Surprisingly, Xi unveiled an unprecedented reform package at his first third plenum, the theme of which was the “decisive role” the market would now play in allocating resources. State-owned enterprises would be forced to function under real market conditions. The privatisation of rural land would allow peasants to use their land as collateral to open businesses in new towns to which they would be allowed to migrate. Legal reforms were predicated on ending party control over selecting and paying judges at the same territorial level, along with an intensified anti-corruption campaign. Improving the environment moved to the top of the agenda. Other market-oriented changes included hospital reform, greater opening to foreign investment, and retirement and unemployment programmes. All in all, the plan proposed 360 significant reforms to the Chinese economy and social policies.
Some of those policies have been introduced in a piecemeal format, but no “wave” has ensued. Observers must search hard to find the makings of a coordinated reform programme.
But since the 19th party congress, the political context has changed. Xi has the power to bring about massive changes. A harsh anti-corruption campaign has cowed all resistance, his team is in place, former factional leaders, such as presidents Jiang Zemin and Hu Jintao, are gone from the scene. He controls all the levers of formal and informal power. He has heralded a third, new era, directed by his own “thought”, and he is free to stay on as leader as long as he chooses.
Yet we still see no major reform programme. The 19th party congress was all about power and vision, not the nitty-gritty or even the grand scales of reform. The just-concluded National People’s Congress would have been a perfect time for the premier or Xi’s economic reformer, the Western trained Liu He, to introduce the reform programme he has promised. Alas, even the third plenum of the 19th Central Committee has come and gone, and its theme was again the Community Party’s consolidation of power.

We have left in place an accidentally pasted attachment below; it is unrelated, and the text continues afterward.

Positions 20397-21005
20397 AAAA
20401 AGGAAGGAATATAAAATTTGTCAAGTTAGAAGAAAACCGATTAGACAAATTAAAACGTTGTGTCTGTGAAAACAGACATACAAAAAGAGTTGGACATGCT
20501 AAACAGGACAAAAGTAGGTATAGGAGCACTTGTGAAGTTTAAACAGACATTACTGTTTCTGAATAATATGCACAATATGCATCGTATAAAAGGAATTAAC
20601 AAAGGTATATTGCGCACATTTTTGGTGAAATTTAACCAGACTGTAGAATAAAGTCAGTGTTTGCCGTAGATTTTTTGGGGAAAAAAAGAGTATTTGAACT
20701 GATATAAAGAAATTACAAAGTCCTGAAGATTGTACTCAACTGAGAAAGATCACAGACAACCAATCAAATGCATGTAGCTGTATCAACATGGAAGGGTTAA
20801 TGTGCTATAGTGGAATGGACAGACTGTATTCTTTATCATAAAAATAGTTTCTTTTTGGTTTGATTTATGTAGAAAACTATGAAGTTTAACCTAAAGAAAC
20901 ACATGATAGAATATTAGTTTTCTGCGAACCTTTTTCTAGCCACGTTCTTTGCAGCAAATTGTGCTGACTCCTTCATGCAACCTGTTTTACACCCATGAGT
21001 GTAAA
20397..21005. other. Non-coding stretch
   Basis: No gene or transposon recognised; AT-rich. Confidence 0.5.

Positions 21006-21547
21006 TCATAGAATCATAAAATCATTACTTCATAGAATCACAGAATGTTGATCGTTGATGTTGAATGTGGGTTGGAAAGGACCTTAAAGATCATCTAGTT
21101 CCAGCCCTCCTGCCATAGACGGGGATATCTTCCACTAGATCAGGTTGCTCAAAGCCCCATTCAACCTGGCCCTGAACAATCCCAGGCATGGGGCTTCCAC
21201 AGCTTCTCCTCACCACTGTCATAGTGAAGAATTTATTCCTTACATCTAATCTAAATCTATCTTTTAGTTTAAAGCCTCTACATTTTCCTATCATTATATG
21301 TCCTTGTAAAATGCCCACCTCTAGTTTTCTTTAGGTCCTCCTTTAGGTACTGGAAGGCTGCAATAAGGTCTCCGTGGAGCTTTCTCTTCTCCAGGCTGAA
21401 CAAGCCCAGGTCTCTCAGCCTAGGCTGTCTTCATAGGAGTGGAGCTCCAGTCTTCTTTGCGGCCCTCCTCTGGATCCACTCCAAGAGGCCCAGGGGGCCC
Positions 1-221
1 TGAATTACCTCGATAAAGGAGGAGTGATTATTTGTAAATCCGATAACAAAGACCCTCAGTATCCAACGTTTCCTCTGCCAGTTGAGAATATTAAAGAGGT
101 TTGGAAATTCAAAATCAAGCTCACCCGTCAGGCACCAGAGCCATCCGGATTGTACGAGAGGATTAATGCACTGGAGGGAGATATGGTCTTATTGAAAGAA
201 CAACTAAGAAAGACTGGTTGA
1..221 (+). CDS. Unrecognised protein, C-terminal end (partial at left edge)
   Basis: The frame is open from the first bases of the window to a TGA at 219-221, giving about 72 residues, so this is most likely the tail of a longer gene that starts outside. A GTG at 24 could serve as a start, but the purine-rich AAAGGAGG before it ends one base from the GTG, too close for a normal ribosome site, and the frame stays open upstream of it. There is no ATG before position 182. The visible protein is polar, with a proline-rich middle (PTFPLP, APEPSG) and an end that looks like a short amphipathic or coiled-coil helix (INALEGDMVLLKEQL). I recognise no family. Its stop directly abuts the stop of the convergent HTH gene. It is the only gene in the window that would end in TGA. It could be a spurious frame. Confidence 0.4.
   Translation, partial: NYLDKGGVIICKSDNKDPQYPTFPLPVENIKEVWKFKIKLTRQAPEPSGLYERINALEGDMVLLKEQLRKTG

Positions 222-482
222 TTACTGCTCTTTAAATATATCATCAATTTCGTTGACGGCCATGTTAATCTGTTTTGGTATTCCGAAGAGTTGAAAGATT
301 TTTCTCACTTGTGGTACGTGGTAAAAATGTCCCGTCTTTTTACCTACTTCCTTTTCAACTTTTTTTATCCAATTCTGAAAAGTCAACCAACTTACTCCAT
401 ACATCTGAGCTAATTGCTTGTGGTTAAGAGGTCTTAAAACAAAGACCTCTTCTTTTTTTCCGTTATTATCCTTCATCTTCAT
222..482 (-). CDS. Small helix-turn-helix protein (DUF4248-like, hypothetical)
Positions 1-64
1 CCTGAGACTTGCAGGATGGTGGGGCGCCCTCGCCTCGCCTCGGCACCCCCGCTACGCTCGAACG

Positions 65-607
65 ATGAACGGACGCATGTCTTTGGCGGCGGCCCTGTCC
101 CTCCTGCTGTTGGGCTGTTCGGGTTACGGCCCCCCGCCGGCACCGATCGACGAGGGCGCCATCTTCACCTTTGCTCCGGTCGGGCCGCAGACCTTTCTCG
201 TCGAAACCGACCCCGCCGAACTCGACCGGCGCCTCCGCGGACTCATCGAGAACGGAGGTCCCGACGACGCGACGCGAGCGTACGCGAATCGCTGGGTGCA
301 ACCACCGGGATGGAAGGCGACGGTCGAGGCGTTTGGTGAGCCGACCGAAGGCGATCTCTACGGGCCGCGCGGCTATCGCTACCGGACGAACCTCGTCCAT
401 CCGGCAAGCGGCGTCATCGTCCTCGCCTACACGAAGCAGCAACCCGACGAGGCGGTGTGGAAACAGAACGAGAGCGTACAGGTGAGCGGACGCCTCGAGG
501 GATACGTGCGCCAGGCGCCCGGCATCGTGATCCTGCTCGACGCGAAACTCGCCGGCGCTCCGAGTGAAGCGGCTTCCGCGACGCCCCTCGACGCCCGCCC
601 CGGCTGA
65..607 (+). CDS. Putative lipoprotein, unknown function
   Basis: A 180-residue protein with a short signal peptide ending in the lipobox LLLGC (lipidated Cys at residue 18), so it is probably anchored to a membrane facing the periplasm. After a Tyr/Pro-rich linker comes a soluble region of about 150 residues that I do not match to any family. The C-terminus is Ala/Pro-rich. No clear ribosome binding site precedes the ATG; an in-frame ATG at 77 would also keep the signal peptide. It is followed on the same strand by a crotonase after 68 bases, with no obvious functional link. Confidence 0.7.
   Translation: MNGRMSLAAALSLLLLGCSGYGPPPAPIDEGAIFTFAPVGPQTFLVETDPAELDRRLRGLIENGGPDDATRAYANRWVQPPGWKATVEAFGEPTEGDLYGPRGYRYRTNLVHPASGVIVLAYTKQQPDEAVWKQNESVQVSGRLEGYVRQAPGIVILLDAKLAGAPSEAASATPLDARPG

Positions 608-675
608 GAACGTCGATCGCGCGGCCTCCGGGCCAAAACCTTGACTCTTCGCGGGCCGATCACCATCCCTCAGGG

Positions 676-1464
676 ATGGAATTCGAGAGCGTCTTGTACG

First term limits … now Xi Jinping to shake up the state to tighten Communist Party’s grip on government
It is getting difficult to sustain optimism and to persist in persuading other pundits of Chinese politics here in Hong Kong to show patience and maintain the view that a new reform era is just around the corner.
One story circulating in Hong Kong, which suggests that the recent past is likely to be the midterm future, is that Xi was disengaged from the drafting of the reform document that emerged from the third plenum of the 18th Central Committee. It was drafted by ardent reformers within the party and economic bureaucracy who understood the need for dramatic reform. Still, they needed Xi’s approval, and when he was requested to sign off, he asked only two questions. Neither had to do with promoting the market. The first: would the programme undermine the state sector? The second: would it weaken the power of the party? Only when Xi was told that neither would occur, did he sign off. Today, five years later, Xi appears to be maintaining his priorities, no matter how much power he has.
Dr David Zweig is chair professor in the Division of Social Science and director of the Centre on China’s Transnational Relations at Hong Kong University of Science and Technology